First, probation and after-care officers in England and Wales number about 2,400. By 1970 some 3,500 will be needed. Second, hospitals in England and Wales employ about 1,050 medical and psychiatric social workers. More are needed and hospitals are being asked to review their social work organisation and to implement a new grading structure which will facilitate joint services with local authorities. Training facilities for all these services are being expanded and should be adequate.
While thanking the right hon. Gentleman for that information, does he not feel that the whole question of the training of these social workers should be looked at in a co-ordinated manner, and does he not think that there is a particular danger of overlooking the needs of essential officers in hospitals, such as medical social workers and so forth?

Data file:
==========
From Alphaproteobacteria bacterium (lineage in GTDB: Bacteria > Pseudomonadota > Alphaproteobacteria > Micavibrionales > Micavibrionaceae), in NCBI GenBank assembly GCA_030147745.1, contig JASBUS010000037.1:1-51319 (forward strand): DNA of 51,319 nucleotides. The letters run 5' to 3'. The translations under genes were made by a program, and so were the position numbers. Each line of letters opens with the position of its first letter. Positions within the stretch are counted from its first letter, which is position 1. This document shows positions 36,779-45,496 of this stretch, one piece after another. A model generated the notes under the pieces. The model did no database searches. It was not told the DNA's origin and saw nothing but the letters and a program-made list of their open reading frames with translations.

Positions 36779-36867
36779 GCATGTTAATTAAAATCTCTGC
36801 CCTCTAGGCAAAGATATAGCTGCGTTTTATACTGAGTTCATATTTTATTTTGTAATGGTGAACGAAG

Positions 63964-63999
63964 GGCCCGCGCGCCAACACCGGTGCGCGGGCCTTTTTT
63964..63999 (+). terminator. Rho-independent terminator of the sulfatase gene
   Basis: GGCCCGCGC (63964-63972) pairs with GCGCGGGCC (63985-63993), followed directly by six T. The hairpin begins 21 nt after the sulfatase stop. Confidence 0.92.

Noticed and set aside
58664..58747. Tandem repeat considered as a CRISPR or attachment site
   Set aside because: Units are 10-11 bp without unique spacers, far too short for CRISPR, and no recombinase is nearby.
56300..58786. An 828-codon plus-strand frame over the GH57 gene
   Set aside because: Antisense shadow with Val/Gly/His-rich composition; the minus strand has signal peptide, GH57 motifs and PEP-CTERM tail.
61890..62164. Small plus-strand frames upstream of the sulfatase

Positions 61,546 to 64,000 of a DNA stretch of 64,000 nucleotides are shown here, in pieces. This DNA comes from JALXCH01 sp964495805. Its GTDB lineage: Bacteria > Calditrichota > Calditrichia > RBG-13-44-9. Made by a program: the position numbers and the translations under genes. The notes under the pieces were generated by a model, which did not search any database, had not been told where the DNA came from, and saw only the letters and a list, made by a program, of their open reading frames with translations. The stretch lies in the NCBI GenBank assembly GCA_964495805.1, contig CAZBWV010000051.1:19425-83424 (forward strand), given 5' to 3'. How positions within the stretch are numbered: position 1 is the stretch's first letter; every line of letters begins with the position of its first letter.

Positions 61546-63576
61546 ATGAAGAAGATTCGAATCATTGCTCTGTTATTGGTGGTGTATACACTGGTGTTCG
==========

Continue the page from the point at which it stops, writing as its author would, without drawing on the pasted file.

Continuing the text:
I agree with the right hon. Gentleman that it is desirable to keep in touch with the several bodies responsible for the training of social workers and the organisations representing them in order to ensure that there is an adequate supply of recruits and proper facilities for training in the course of the expansion, which is inevitable and desirable, of qualified and trained workers in the social field.
Central Government are not directly in charge of the numbers employed in the hospital services. Local hospital management committees are responsible for the services in their areas. But, there again, I agree that it is desirable from a central point, which I attempt to fill, to see that supplies are adequate and especially that the joint services are run between hospital authorities and local—
Can the right hon. Gentleman explain why the committee which was recently set up to consider what changes are needed in strengthening the family services covers local authority social workers but excludes probation social workers and medical and psychiatric social workers? Surely he is treating the matter piecemeal instead of considering the profession as a whole?